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Prove that:

$$(1+x)^{\alpha}=\sum_{n=0}^{+\infty}{\alpha \choose n} x^n$$

for $x\in[0;1), \alpha \in\mathbb{R}$ based on Taylor’s theorem with Lagrange remainder.

I don’t feel such proofs. Isn’t it kind of.. obvious? That when we expand $(1+x)^{\alpha}$ into series we get right side? I really want to understand this.

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You have that if

$$y=(1+x)^\alpha$$

then

$$y'(0)=\alpha$$

$$y''(0)=\alpha(\alpha-1)$$

$$\cdots=\cdots$$

$$y^{(n)}(0)=\alpha(\alpha-1)\cdots(\alpha-n+1)$$

$$y^{(n)}(0)=\frac{\alpha!}{(\alpha-n)!}$$

You can prove this last generalization by induction on $n$. The last equation is written for the sake of “order”, but if you’re not comfortable with it, you can use the $\Gamma$ function to denote the factorials.

Then

$$\mathcal{T}_k(y,0)=\sum\limits_{n=0}^k \frac{\alpha!}{(\alpha-n)!}\frac{x^n}{n!}$$

Then using the binomial coefficient notation

$$\mathcal{T}_k(y,0)=\sum\limits_{n=0}^k {\alpha \choose n}x^n$$

What you need now is that the series converges for $|x|<1$.

In my opinion you can argue as follows:

Fix $x$. Then the series

$$\lim\limits_{k \to \infty} \mathcal{T}_k(y,0)=\sum\limits_{n=0}^\infty {\alpha \choose n}x^n$$

will converge when

$$ \lim\limits_{n \to \infty} \left|\frac{{\alpha \choose n+1}}{{\alpha \choose n}}\frac{x^{n+1}}{x^n}\right|<1$$

$$ \lim\limits_{n \to \infty} \left|\frac{{n+1}}{n-\alpha}x\right|<1$$

$$ \left|x\right|<1$$

ADD: Here’s a part of an answer to a similar question:

Assume

$${\left( {1 + x} \right)^{\alpha}} = \sum\limits_{k = 0}^\infty {{a_k}{x^k}} $$

Since if two series

$$\eqalign{

& \sum {{a_k}{{\left( {x – a} \right)}^k}} \cr

& \sum {{b_k}{{\left( {x – a} \right)}^k}} \cr} $$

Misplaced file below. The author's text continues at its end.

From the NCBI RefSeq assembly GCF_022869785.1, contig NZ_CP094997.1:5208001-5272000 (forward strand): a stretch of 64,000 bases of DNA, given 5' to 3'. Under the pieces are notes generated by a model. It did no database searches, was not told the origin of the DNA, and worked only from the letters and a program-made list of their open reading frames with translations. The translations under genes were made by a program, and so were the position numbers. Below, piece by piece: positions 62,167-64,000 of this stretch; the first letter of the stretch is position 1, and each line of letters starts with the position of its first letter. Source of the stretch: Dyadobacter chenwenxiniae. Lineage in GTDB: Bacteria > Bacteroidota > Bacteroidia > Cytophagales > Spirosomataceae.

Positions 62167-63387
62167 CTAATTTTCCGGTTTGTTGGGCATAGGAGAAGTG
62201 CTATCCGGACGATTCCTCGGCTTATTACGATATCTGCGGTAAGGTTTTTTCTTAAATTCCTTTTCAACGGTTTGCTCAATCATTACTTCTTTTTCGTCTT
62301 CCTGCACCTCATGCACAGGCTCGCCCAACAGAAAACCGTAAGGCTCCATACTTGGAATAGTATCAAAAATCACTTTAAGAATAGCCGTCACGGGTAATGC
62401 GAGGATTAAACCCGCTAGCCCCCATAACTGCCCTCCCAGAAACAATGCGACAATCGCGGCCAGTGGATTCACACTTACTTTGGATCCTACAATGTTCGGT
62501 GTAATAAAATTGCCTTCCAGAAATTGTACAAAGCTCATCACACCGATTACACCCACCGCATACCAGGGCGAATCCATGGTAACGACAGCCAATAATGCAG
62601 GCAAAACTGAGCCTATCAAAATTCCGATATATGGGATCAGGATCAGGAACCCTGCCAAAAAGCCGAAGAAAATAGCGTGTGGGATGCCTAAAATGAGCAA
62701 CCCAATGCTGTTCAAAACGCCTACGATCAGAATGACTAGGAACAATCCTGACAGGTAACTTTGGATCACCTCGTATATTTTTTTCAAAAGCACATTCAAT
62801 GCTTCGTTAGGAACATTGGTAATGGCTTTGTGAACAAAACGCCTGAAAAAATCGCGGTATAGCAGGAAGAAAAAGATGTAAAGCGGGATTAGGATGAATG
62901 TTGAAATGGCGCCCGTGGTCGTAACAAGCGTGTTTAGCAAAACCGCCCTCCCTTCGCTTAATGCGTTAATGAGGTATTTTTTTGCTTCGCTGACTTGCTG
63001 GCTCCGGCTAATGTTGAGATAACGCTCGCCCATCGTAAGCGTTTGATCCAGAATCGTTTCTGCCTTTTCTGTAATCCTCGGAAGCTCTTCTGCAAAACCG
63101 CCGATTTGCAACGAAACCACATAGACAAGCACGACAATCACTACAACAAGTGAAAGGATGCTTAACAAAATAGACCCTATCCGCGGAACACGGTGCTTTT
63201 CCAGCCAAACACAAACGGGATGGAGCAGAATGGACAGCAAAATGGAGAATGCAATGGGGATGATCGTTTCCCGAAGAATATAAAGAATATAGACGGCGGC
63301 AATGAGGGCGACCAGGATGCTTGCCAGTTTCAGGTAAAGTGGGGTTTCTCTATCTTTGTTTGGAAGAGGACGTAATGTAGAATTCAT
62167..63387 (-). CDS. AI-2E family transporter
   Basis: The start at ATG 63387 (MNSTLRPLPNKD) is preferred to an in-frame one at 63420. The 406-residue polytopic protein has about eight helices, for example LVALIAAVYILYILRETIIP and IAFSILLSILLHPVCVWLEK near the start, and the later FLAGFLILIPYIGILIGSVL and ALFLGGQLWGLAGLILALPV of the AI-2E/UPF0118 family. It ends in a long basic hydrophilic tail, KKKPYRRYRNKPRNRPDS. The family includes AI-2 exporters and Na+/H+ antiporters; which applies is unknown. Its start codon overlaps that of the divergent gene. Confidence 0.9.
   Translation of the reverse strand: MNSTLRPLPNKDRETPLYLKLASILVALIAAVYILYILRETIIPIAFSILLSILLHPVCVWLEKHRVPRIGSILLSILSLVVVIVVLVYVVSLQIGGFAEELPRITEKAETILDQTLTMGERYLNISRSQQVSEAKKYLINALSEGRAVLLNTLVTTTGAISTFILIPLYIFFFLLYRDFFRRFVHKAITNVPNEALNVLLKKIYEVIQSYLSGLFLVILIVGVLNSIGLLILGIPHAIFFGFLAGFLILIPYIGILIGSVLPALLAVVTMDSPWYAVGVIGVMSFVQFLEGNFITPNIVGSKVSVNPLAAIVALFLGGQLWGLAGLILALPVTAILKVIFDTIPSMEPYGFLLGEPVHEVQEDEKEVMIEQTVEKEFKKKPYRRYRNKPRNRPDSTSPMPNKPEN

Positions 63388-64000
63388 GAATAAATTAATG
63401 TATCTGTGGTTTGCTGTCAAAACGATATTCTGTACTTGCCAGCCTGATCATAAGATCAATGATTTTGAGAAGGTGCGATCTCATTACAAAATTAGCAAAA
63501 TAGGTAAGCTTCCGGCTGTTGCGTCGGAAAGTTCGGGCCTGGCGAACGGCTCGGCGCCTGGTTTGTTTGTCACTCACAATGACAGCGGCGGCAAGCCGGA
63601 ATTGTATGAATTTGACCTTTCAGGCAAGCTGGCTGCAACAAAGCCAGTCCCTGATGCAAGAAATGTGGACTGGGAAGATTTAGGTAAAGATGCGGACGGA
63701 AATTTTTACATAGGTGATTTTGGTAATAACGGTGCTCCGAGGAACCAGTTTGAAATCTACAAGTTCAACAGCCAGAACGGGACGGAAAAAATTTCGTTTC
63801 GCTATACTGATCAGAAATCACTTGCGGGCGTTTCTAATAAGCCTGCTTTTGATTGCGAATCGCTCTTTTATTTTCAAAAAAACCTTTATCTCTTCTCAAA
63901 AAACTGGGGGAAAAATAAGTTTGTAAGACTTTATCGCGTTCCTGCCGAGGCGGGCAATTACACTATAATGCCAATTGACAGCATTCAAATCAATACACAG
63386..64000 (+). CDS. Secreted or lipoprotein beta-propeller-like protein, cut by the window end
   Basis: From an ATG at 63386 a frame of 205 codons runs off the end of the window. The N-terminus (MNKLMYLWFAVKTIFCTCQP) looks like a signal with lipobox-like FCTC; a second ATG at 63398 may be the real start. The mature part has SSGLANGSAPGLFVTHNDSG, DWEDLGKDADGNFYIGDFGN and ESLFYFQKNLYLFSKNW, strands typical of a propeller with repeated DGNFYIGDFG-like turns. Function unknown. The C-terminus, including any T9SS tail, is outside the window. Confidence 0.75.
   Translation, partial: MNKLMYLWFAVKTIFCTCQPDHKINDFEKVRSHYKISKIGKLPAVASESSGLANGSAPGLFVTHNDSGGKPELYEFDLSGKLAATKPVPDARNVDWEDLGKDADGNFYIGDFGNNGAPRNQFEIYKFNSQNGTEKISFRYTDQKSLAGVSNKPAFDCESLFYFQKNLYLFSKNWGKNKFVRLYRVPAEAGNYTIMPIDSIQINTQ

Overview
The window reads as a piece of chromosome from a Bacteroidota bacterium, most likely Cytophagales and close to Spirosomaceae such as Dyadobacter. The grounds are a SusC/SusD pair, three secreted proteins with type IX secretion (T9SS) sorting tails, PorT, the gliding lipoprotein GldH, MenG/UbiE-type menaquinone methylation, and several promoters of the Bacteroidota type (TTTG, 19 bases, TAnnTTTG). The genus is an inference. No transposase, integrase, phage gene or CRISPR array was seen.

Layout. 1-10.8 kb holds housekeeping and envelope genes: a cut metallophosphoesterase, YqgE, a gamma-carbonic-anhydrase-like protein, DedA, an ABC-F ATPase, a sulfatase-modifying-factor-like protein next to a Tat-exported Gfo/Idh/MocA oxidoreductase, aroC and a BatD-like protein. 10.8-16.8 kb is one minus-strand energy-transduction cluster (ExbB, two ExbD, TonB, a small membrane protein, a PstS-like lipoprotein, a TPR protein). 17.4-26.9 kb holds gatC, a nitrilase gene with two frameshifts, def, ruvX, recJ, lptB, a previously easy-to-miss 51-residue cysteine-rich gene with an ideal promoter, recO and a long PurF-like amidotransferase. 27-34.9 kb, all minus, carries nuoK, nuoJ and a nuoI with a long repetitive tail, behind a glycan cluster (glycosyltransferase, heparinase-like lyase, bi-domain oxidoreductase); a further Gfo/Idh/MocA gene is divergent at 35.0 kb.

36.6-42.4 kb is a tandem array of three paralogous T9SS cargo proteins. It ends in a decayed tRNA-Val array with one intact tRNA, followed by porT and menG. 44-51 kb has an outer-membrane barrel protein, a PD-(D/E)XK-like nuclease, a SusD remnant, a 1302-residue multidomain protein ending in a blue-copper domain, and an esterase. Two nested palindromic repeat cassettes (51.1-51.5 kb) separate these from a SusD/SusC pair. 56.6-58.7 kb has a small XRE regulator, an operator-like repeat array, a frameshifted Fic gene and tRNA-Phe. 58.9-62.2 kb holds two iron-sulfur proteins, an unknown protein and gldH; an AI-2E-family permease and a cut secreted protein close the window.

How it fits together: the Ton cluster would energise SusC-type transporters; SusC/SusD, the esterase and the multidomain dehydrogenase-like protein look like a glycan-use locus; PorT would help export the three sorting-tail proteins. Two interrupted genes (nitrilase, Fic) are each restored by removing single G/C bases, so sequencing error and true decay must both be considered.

sum up to the same function then

$${a_k} = {b_k} = \frac{{{f^{\left( k \right)}}\left( a \right)}}{{k!}}$$

for every $k \leq 0$, we can assume:

$$a_k = \dfrac{f^{(k)}(0)}{k!}$$

Putting $y = {\left( {1 + x} \right)^{\alpha}}$ we get

$$y'(0) = \alpha$$

$$y''(0) = \alpha(\alpha-1)$$

$$y'''(0) = \alpha(\alpha-1)(\alpha-2)$$

$$y^{{IV}}(0) = \alpha(\alpha-1)(\alpha-2)(\alpha-3)$$

We can prove in general that

$$y^{(k)}= \alpha(\alpha-1)\cdots(\alpha-k+1)$$

or put in terms of factorials

$$y^{(k)}(0)= \frac{\alpha!}{(\alpha-k)!}$$

This makes

$$a_k = \frac{\alpha!}{k!(\alpha-k)!}$$

which is what we wanted.

$${\left( {1 + x} \right)^\alpha } = \sum\limits_{k = 0}^\infty {\alpha \choose k} {{x^k}} $$

You can prove this in a more rigorous manner by differential equations:

- Set $f(x) = \displaystyle \sum\limits_{k = 0}^\infty {\alpha \choose k} {{x^k}}$ and prove the radius of convergence is 1.
- Show that $f(x)$ is the solution to the ODE $$y' – \frac{\alpha }{{x + 1}}y = 0$$ with initial condition $f(0)=1$.
- By the theorem that the solution to the linear equation

$$y'+P(x)y=R(x)$$

with initial conditions $f(a) = b$ is unique, you can prove the assertion. (prove that

$y = {\left( {1 + x} \right)^{\alpha}}$ also satifies the equation and you’re done.)

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